In fact, though sitting quietly in the garden may seem like a passive activity, it never is. I am constantly noticing what needs pruning, what wants deadheading, what is flourishing, what ought to be transplanted, or divided, or moved to a better spot. I have often remarked how much gardening is like editing! You try to discern the true shape of the thing under a lot of distracting language: language that may be beautiful and arresting, vivid and interesting, but not in quite the right place, or disrupting the flow of the narrative, or simply redundant.
Here is something I wrote many years ago to a client who asked me to edit his novel but then refused to cut needless exposition and excessive description of inconsequential characters:
“Cutting out stuff you’ve worked hard on can be emotionally wrenching, but when it comes to revision you need to be ruthless, because now that you see the whole, the parts don’t have individual rights any more! You are like a gardener having to prune or transplant or even pull out plants that are not contributing to the balance and harmony of the total vision. If you want people to enjoy your book and understand it and be excited to keep going, you can’t ask them to indulge overly long or complex pieces of writing that bog them down or distract them from the action, or give them information they don’t actually need about characters or plot or background. Every formal aspect of the novel – description, exposition, characterization, dialogue – has to serve more than one purpose: advance the plot, provide information, add nuances to the themes and develop characters. Nothing can be there just because it was interesting to learn about or fun to write.”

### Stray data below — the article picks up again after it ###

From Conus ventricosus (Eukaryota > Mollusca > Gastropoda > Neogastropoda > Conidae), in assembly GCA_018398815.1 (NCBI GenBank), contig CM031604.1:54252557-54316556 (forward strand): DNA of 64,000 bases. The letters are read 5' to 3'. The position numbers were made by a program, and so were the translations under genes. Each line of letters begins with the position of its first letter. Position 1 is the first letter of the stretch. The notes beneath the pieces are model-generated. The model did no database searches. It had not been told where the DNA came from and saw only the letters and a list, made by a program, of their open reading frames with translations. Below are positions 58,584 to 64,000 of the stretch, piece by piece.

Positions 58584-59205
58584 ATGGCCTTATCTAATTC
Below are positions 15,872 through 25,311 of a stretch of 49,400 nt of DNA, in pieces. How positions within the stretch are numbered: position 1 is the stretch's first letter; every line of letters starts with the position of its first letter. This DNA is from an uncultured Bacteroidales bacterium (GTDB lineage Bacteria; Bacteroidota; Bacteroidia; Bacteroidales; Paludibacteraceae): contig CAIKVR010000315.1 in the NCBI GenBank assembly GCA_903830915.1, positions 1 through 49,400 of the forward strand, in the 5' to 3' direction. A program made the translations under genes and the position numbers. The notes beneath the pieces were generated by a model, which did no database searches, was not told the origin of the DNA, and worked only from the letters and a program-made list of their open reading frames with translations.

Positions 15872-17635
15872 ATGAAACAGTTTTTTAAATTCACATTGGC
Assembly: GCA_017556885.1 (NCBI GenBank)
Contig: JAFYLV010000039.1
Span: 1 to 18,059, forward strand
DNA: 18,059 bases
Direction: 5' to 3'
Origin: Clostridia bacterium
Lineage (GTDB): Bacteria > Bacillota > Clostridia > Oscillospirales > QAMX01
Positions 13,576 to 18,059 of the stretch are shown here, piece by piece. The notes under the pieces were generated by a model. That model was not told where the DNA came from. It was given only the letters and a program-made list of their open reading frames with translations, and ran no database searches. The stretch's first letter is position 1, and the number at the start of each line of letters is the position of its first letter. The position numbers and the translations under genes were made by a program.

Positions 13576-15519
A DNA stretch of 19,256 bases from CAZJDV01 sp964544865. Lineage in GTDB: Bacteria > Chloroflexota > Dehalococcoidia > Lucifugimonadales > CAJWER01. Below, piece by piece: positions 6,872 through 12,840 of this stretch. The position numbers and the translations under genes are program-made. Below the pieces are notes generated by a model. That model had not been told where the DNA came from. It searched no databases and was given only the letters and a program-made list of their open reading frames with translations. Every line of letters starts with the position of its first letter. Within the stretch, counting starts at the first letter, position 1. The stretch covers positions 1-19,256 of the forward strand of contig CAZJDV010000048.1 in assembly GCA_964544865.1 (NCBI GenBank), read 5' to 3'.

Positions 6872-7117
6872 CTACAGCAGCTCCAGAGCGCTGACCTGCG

In other words, “garden” is not just a noun; it is also a verb. In fact, many of the terms associated with the activity are both nouns and verbs: “flower,” “plant,” “root,” “weed,” “fruit” and “seed,” for example, or “rake,” “hoe,” “mulch,” “stake,” “water” and “harvest.” You have to spring into action before you can savour the results of your labour, and then you have to act some more to make that labour come to fruition.
Susan Glickman lives in Toronto.